Editorial: Anti-China push in D.C. could cost 800 workers their jobs in Los Angeles County

Workers install the cooling system on a 45-foot-long electric bus at BYD's manufacturing plant in Lancaster on Sept. 22, 2016.
Workers install the cooling system on a 45-foot-long electric bus at BYD’s manufacturing plant in Lancaster on Sept. 22, 2016.
(Los Angeles Times)

Anti-China fervor is gripping Washington, D.C., these days, and the collateral damage could be 800 mostly union jobs at the BYD electric bus factory in the high desert city of Lancaster.

That’s because Congress is considering banning the use of federal transportation dollars to buy buses or rail cars made by companies owned or subsidized by the Chinese government. The proposal is included in the defense spending bill for the fiscal year that starts Oct. 1. The House version would only apply to rail cars; the Senate version would bar rail cars and buses. The White House, already waging a trade war against China, wants the ban to apply to both.

The ban could put two major manufacturers out of business in the United States: Build Your Dreams (BYD), a private Chinese company that sells electric buses, and CRRC Corp., a Chinese state-owned maker of passenger rail cars.


Over the last few years, BYD and CRRC have gained a foothold in the U.S. market, winning contracts to sell buses and rail cars to cities across the country. CRRC has opened plants in Massachusetts and Illinois to assemble subway and light rail cars for Boston, Los Angeles and Chicago transit agencies.

BYD, which makes about one-third of the electric buses currently operating in the U.S., opened its plant in Lancaster in 2013. After some early fights with BYD over hiring and wage promises, labor advocates say the company has become a “model employer,” offering high-paying union jobs and corporate investment in a community that has struggled with unemployment.

So there’s considerable fear and frustration that Congress and President Trump would sacrifice coveted American jobs to placate anxieties about China’s economic ambitions. And worse, they’d do it on specious grounds.

Advocates for the ban claim CRRC and BYD pose a national security risk. Chinese companies, they assert, could embed cameras, location trackers and other technology into buses and trains that would allow the Chinese government to spy on Americans or sabotage U.S. transportation infrastructure.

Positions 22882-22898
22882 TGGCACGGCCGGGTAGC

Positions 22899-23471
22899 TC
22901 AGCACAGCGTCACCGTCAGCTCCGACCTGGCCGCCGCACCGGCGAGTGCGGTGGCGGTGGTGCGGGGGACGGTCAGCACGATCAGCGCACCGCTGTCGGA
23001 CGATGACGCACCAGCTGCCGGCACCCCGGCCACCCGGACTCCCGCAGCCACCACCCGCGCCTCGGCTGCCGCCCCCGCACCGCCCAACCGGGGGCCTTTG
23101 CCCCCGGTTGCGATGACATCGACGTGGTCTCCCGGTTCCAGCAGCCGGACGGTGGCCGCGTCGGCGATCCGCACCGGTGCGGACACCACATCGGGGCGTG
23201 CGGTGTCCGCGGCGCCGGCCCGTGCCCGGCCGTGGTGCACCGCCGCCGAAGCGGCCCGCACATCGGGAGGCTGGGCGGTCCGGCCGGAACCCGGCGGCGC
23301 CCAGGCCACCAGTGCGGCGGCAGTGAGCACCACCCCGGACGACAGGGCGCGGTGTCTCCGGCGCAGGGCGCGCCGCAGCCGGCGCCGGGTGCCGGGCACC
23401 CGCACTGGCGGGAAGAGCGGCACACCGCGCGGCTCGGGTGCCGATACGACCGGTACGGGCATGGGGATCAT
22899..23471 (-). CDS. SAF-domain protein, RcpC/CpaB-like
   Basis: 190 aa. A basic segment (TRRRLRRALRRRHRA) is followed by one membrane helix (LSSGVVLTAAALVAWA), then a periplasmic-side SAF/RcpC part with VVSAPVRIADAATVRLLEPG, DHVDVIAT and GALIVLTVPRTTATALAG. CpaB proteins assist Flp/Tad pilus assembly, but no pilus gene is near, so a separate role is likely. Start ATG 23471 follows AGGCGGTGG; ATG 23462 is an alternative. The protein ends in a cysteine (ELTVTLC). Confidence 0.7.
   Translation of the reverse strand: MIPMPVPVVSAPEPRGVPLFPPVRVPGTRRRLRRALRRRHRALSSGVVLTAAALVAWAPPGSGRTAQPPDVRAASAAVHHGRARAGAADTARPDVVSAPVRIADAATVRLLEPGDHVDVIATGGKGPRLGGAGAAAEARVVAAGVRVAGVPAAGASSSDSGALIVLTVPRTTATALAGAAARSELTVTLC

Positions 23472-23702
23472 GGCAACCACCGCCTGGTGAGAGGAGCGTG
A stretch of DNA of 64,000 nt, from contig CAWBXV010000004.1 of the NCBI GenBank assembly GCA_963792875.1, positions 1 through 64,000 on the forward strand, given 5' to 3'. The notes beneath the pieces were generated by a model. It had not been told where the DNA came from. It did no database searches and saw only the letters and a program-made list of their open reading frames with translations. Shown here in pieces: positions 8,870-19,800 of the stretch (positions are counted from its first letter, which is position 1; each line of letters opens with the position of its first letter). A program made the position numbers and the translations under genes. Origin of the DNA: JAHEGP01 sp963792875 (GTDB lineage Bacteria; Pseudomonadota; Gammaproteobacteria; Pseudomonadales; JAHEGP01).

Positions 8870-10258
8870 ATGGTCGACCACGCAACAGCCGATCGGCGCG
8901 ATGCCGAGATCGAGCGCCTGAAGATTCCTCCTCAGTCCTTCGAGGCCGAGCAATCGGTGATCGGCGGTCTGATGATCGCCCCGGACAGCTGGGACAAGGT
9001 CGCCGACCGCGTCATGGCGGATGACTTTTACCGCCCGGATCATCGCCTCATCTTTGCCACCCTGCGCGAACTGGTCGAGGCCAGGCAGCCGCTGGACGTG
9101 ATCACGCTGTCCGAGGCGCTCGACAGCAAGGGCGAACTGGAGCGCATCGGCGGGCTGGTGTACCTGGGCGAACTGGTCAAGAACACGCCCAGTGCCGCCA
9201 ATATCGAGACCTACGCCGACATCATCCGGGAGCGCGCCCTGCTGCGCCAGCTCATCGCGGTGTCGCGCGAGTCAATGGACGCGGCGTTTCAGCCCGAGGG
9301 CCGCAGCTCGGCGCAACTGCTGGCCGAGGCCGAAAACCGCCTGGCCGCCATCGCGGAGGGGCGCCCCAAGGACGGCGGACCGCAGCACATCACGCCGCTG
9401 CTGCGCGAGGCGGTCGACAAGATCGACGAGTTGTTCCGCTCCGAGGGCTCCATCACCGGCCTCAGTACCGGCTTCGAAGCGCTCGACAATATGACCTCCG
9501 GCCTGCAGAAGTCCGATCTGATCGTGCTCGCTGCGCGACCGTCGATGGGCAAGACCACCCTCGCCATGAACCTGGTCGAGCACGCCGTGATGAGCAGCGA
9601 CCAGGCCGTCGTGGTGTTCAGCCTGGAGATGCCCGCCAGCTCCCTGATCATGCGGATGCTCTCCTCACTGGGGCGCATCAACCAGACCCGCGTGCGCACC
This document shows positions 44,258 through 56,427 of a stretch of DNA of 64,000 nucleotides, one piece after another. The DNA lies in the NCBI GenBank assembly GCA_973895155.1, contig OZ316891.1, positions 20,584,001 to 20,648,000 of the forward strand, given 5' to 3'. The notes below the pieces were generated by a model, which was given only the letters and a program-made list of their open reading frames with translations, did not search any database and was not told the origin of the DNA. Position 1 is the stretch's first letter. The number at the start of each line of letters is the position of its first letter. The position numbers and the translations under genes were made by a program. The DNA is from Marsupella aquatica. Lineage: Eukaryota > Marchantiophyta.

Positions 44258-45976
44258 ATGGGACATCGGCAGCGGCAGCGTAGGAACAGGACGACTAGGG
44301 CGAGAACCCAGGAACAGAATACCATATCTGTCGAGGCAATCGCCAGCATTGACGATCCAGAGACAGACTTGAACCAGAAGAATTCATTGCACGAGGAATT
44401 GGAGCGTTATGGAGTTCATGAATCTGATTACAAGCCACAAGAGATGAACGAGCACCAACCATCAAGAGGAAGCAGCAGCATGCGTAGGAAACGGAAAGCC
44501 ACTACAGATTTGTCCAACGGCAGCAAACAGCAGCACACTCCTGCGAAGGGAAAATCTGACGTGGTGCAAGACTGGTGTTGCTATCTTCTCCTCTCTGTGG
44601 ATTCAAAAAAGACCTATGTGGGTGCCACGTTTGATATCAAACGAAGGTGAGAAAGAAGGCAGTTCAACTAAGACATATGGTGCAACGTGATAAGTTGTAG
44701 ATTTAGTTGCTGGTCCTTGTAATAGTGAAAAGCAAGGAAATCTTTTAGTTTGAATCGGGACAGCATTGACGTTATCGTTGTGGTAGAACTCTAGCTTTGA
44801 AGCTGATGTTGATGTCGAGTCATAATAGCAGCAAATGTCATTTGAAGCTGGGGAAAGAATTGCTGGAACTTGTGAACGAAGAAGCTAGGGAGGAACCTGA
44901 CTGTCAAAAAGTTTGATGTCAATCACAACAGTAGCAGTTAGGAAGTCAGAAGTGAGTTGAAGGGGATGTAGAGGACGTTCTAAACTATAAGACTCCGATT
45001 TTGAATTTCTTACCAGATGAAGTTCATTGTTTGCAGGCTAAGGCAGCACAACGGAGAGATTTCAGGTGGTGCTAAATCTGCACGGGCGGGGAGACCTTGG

Yes, lawmakers should be thinking about cyber security and the threats posed by Chinese companies under the thumb of an authoritarian and often adversarial regime. Yet how are trains and buses, which are built to public agencies’ specifications, assembled on U.S. soil and inspected on a regular basis, more of an espionage threat than, say, the Chinese-assembled security cameras, phones, routers, computers and appliances in American homes and offices? They’re not, of course. But it’s easier for Congress to cut off federal funding to public transit than it is to vet the vast number of products imported from China.

Protectionism appears to be the real impetus behind the proposed ban.

Proponents argue that Chinese companies get government support that allows them to underbid for public transit contracts, push out other manufacturers and eventually control the market and raise prices. But there are no American-owned passenger rail car manufacturers, so Congress would just be protecting Canadian, Korean and other foreign manufacturers — all of which have to play by the same “Buy America” rules as CRRC that require rail cars be built with a certain amount of domestic materials and assembled in the U.S. Those rules, by the way, are themselves protectionist, designed to preserve jobs and capital investment in this country; isn’t one layer of protectionism enough?


There are two American-owned companies that build freight rail cars, and they have been leading the push for the ban lest Chinese companies try to parley their expertise in the people-moving industry into profits in the goods-moving one. Yet it seems premature to pass anti-competitive legislative that will wipe out existing jobs over fears that maybe, someday, a Chinese company will try to enter another market.

There is also no evidence that BYD has been low-balling bids to squeeze out competition. In fact, the market for electric buses is expected to grow exponentially because transit agencies in California have to start buying zero-emission vehicles over the next decade. Taking out BYD will diminish competition and make it more expensive for cash-strapped transit agencies to comply with the state’s environmental mandates.

We understand the anxiety that U.S.-owned businesses have about competing with companies that don’t play by the same economic rules as they do. That’s why it’s crucial for transit agencies to scrutinize bids from Chinese companies to make sure the playing field is truly level. At the end of the day, though, where a bidder’s headquarters is located matters less to a community than where that company will be investing, hiring and buying.

The proposed restrictions on rail cars and buses threatens the livelihood of hundreds of American workers, along with those of the families they support and businesses they patronize. Their paychecks may be signed by a Chinese company, but the benefits of their work accrue in the U.S.